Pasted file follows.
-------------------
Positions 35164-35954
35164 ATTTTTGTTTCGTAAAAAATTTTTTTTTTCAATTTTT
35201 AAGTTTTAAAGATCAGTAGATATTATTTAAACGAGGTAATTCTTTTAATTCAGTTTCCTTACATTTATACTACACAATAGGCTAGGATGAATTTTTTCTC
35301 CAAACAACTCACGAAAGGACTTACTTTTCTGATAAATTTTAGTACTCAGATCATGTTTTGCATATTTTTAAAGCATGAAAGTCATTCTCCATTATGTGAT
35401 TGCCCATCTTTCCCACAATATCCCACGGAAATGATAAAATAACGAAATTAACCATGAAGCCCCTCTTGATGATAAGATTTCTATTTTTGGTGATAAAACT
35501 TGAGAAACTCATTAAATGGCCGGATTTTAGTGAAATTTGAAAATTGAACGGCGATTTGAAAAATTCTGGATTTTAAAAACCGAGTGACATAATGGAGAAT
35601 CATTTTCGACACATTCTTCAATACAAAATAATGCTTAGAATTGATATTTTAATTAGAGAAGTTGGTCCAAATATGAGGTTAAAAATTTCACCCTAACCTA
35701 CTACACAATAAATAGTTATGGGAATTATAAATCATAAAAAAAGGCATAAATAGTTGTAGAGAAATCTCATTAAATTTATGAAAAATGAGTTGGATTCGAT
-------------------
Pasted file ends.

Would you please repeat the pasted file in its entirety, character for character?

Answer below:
Positions 35164-35954
35164 ATTTTTGTTTCGTAAAAAATTTTTTTTTTCAATTTTT
35201 AAGTTTTAAAGATCAGTAGATATTATTTAAACGAGGTAATTCTTTTAATTCAGTTTCCTTACATTTATACTACACAATAGGCTAGGATGAATTTTTTCTC
35301 CAAACAACTCACGAAAGGACTTACTTTTCTGATAAATTTTAGTACTCAGATCATGTTTTGCATATTTTTAAAGCATGAAAGTCATTCTCCATTATGTGAT
35401 TGCCCATCTTTCCCACAATATCCCACGGAAATGATAAAATAACGAAATTAACCATGAAGCCCCTCTTGATGATAAGATTTCTATTTTTGGTGATAAAACT
35501 TGAGAAACTCATTAAATGGCCGGATTTTAGTGAAATTTGAAAATTGAACGGCGATTTGAAAAATTCTGGATTTTAAAAACCGAGTGACATAATGGAGAAT
35601 CATTTTCGACACATTCTTCAATACAAAATAATGCTTAGAATTGATATTTTAATTAGAGAAGTTGGTCCAAATATGAGGTTAAAAATTTCACCCTAACCTA
35701 CTACACAATAAATAGTTATGGGAATTATAAATCATAAAAAAAGGCATAAATAGTTGTAGAGAAATCTCATTAAATTTATGAAAAATGAGTTGGATTCGAT